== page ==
“So, the numbers are increasing and that message is sobering. That in spite of the trillion of dollars that has been thrown against COVID-19, we have not been able to abet it’s ravaging effect in terms of infections and fatalities. So the Nigerian phenomenon is not different from what is happening all over the world.
“So the PTF has received a word of commendation from Mr. President and encouragement, realising that it has gotten to a point if you look at the entire picture of what is happening with the level of complaisance, fatigue, exhaustion and also an attitude of we give up will set in. But we received a very encouraging word of commendation from Mr. President. He is happy with what we are doing and he believed that our efforts have tremendously assisted in creating the awareness, mobilizing the population, sensitizing the people about the need to take personal responsibilities.
“As for the content of the report, it will be premature for me to talk about it because we submitted a report, we have submitted recommendations and so we have to leave for Mr. President to take a decision. By the time I receive his approvals, non-approvals on the recommendations we have made, we will be able to speak to the Nigerian people tomorrow.
“But I can give you a little bit of an insight as to where we are going. And that is informed by already three thematic areas. One has to deal with movement, two has to deal with labour and industries and three has to do with communities activities. “These are already three thematic areas that our recommendations would be driven by what will happen in these three basic areas going forward.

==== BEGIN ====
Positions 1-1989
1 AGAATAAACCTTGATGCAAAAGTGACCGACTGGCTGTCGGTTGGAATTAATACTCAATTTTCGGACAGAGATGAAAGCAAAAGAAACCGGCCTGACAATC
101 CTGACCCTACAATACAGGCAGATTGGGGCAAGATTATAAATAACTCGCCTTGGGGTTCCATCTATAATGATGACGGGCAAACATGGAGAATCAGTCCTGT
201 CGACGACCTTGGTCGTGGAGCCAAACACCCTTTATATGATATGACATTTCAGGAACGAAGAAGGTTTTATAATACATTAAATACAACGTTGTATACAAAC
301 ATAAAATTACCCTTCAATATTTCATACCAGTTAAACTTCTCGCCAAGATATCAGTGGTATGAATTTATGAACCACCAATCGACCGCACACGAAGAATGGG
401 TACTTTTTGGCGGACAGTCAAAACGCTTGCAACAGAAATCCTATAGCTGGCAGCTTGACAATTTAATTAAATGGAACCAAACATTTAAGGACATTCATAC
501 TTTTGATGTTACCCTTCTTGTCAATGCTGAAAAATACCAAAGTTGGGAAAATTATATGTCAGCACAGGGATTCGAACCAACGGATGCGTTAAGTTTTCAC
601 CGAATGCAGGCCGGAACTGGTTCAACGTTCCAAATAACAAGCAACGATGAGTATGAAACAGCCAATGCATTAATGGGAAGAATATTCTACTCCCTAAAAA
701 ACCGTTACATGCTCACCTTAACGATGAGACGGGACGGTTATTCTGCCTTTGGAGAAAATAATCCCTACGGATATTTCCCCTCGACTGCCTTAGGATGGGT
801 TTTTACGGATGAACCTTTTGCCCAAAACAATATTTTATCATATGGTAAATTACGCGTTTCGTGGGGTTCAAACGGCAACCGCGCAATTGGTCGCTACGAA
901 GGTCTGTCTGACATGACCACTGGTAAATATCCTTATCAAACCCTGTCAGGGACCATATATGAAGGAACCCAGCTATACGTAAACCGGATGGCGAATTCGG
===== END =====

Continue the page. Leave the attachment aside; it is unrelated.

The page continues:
“We are conscious of our recommendations as the PTF to have a balance of lives and to see that even where we have allowed for opening, that the protocols we have put in place are properly implanted.
“For example, if we say schools can open for the purposes of exiting examinations, we know the dangers that are inherent in that decisions but can we perpetually keep our children away from their learning processes and in the process stagnate their own developmental growth? Because we are handing over this nation to them and we must prepare them for leadership. But there are protocols that were put in place and I am glad that the minister of state for education is going round to ensure that the protocols that we have advised one month ago are in place. “Initially, the ministry said federal government collages were out of it but now, everybody is on board as a result of negotiations, meetings and making sure that whatever we eventually put in place is for the good of our wards. That is a typical example of what we are going. We have worked in the areas of movement, we have allowed for domestic flights.